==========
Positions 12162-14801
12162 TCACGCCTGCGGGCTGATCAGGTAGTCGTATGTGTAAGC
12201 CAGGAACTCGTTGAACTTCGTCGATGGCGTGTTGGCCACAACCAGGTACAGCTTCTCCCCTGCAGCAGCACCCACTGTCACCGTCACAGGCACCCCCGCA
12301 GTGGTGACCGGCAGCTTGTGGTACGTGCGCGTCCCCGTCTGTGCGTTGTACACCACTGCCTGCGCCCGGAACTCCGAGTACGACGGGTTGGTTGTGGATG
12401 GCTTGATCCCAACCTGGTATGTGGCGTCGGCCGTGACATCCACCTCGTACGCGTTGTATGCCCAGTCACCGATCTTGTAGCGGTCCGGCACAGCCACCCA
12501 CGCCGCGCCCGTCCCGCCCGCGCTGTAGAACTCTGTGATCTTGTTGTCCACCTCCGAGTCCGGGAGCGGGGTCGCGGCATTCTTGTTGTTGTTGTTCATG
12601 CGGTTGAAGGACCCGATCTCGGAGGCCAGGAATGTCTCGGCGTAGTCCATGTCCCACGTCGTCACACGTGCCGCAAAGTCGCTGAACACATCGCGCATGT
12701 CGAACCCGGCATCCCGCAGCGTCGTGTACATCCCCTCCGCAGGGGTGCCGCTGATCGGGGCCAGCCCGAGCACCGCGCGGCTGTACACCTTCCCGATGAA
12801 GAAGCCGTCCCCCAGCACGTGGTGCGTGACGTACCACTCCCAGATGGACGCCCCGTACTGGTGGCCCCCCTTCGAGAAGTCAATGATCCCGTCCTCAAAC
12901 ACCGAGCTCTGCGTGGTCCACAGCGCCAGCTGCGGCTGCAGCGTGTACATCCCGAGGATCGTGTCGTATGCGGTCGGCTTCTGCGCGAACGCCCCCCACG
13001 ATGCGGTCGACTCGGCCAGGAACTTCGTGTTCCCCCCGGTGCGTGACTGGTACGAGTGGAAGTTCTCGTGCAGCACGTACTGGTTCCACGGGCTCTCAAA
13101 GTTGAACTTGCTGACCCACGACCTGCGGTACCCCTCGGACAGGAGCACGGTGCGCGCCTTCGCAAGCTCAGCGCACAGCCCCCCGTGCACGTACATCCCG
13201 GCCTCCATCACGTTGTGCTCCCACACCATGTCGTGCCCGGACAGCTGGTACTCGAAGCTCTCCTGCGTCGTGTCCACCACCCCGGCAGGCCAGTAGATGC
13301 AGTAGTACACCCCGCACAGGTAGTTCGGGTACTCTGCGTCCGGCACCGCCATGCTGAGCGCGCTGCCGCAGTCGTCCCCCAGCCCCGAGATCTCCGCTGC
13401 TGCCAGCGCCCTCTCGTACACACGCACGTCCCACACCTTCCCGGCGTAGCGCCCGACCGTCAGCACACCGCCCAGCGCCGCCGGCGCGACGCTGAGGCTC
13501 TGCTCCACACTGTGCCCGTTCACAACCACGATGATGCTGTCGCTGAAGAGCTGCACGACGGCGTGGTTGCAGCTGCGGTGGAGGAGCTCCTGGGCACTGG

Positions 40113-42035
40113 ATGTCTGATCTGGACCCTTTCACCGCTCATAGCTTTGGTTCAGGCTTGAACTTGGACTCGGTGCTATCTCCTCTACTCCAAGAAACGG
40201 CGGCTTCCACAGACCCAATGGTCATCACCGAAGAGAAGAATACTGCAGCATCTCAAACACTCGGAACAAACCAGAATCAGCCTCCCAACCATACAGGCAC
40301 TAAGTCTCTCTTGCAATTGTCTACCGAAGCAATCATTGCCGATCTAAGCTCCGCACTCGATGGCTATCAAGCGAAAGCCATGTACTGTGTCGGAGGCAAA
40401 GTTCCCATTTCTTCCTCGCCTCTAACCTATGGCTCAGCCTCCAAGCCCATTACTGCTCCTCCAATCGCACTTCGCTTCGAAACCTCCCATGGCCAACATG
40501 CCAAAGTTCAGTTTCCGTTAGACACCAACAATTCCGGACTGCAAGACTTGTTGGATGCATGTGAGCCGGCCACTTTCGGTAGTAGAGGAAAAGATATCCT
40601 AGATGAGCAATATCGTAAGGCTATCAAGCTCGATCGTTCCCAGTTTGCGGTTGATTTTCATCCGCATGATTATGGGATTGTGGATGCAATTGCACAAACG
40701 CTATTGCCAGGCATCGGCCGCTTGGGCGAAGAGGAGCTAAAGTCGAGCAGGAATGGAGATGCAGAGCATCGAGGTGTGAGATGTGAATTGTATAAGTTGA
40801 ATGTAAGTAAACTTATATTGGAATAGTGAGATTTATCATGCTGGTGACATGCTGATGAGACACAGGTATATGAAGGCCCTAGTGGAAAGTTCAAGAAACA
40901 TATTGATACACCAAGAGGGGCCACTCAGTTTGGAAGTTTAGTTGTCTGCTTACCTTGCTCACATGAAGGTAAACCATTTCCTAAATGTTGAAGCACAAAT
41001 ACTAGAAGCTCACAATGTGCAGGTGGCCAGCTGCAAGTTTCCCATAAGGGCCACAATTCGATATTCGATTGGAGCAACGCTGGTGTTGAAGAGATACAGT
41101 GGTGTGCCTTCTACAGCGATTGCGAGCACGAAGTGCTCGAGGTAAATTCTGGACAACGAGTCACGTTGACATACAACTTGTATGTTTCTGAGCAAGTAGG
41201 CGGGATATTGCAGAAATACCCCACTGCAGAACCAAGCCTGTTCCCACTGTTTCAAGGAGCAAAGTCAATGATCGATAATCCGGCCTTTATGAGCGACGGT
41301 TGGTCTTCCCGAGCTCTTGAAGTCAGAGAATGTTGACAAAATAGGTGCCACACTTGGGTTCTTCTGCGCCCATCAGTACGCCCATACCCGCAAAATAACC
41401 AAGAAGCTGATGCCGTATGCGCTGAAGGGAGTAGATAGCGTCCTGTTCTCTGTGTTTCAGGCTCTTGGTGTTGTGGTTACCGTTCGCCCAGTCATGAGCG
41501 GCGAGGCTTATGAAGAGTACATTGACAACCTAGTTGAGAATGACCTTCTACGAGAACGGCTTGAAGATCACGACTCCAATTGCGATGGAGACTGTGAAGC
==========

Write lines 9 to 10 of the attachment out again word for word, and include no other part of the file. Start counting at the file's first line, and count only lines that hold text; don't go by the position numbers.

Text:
12801 GAAGCCGTCCCCCAGCACGTGGTGCGTGACGTACCACTCCCAGATGGACGCCCCGTACTGGTGGCCCCCCTTCGAGAAGTCAATGATCCCGTCCTCAAAC
12901 ACCGAGCTCTGCGTGGTCCACAGCGCCAGCTGCGGCTGCAGCGTGTACATCCCGAGGATCGTGTCGTATGCGGTCGGCTTCTGCGCGAACGCCCCCCACG